• Competition
  • Over supply or demand outstrips supply

We addressed what practical measures we could take to overcome these barriers – coming with ideas such as:

  • A network of mutual community businesses, to support new companies
  • Building alliances
  • Specific advisory services
  • Financial incentives and loans
  • Crowd sourcing
  • Training, workshops or online
  • Use timebanking
  • Community share issues
  • More market research to find niche
  • Set examples, good local models
  • Lobbying
  • Sharing services, models
  • Create avenues for sharing beyond websites

And finally addressed who might take a lead on overcoming these barriers included:

  • Us (those in the room)
  • SSM
  • The Cooperative
  • Cooperatives UK
  • Triodos Bank
  • Government
  • Councils
  • Trade associations
  • Community associations
  • Schools and parents
  • Grant providers
  • The mayor
  • Commissioners

Several of us, wanted to keep in touch and possibly share more about community business in the future. If anyone is undertaking any further activities to support community business and its development in GM, please get in touch at steadystatemanchester@gmail.com.




Posted in Business, community, community business, economics, environment, Greater Manchester, Greater Manchester City Region, Viable Economy | Tagged , , , , , , , , , , , | Leave a comment

Policies for the City Region – serialised: Part 6, radical economic localisation

We continue the serialisation of our report, Policies for the City Region. In this  installment we explore the idea of “Economic Localisation” something that certainly distinguishes our approach from that of others suggesting policies for the city region.  And there’s plenty more to come!  But if you can’t wait: download it here. You can also see out policies page HERE and our publications page HERE.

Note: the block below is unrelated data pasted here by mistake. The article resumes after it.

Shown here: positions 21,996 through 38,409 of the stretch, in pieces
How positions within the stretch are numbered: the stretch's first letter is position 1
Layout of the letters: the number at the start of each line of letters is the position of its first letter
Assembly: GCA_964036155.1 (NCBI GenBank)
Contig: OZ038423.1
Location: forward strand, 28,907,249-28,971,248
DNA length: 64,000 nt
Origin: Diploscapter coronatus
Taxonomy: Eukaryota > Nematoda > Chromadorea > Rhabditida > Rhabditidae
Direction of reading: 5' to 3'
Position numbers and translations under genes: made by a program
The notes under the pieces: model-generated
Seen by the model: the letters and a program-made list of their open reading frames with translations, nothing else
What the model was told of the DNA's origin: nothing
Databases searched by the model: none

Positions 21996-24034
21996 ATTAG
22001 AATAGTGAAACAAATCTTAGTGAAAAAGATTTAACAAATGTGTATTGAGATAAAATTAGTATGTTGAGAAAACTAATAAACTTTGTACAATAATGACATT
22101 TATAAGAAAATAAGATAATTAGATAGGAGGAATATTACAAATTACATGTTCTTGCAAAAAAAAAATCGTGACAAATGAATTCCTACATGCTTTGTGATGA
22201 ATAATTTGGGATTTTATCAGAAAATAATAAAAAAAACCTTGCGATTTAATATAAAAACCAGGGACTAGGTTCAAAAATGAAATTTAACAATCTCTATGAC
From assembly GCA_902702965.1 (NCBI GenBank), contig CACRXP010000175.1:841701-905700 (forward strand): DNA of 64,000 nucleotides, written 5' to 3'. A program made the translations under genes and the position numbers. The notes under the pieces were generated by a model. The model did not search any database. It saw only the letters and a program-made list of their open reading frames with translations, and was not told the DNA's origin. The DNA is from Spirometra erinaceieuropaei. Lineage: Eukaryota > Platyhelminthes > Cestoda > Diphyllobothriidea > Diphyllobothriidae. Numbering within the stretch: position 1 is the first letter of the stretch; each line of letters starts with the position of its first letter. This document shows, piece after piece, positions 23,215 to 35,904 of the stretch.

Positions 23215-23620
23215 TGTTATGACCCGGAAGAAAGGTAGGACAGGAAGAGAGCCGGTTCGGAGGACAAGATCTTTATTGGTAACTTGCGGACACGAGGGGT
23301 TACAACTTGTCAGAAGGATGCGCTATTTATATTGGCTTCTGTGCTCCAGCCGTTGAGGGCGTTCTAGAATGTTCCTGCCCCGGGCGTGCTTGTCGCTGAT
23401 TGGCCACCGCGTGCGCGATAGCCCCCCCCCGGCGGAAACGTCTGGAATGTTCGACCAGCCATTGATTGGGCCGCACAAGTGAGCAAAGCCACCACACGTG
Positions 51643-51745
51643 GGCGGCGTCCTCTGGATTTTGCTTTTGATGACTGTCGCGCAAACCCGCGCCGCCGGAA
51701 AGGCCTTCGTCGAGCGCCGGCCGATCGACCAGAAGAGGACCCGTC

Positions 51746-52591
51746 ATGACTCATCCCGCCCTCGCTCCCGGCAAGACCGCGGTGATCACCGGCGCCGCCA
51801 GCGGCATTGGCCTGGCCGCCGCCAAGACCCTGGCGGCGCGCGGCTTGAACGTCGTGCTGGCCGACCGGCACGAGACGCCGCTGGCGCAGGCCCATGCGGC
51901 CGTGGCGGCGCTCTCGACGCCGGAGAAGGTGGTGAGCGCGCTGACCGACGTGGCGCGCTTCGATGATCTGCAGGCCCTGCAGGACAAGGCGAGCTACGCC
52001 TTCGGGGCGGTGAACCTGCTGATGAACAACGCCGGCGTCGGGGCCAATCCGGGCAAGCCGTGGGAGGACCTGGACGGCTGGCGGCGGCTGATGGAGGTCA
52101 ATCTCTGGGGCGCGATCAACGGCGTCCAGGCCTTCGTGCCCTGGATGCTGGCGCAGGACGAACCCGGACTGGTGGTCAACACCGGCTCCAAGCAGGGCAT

5. Economic localisation

In the report that launched SSM we argued:

To meet the twin challenges of planetary limits and accelerating resource scarcity, we need to look at a strategy for re-localisation of the economy. This means arranging production, distribution, ownership of means of production/assets, trade and enterprise so that much more of the economy is localised within the city, and the surrounding bioregion.” p. 24.

Localise West Midlands defines localisation in terms of,

Local trading, using local businesses, materials and supply chains

  • Linking local needs to local resources

  • Development of community and local capacity

  • Decentralisation of appropriate democratic and economic power

  • Provision of services tailored to meet local needs.1

Localise WM’s extensive literature review2 found evidence that more localised economies had superior indices of return on investment, quality of life, jobs per capita, income equality, the local multiplier, job creation and unemployment reduction, and income growth.

Despite the evidence there seems little enthusiasm for a strategic localisation of the economy among orthodox economists and leaders. As we point out elsewhere,

The viable economy uses the concept of strategic localism which means that things that can be sourced locally should be. ……….This means not just playing to the strengths of local economies but actively building those strengths. It does not mean turning our back on the world, but playing a responsible part in the world while becoming locally more sufficient. Finally it means living in greater knowledge of our own bio-region, its strengths, its delights and its vulnerabilities. (p. 12)3

We therefore argue that a viable alternative economic strategy needs to include an explicit strategy for localisation4 as a way of stabilising and strengthening the local (viable) economy. There are already elements of localisation in existing strategies and the proffered alternatives: the need is to make localisation a cornerstone of the strategy which will also help in addressing the many other issues that challenge us.

  1. 5.1 Reduce reliance on long, vulnerable, global supply chains.

Policy 5.11: GMCA to adopt economic localisation as a policy aim and produce a localisation strategy.

The thinking behind it: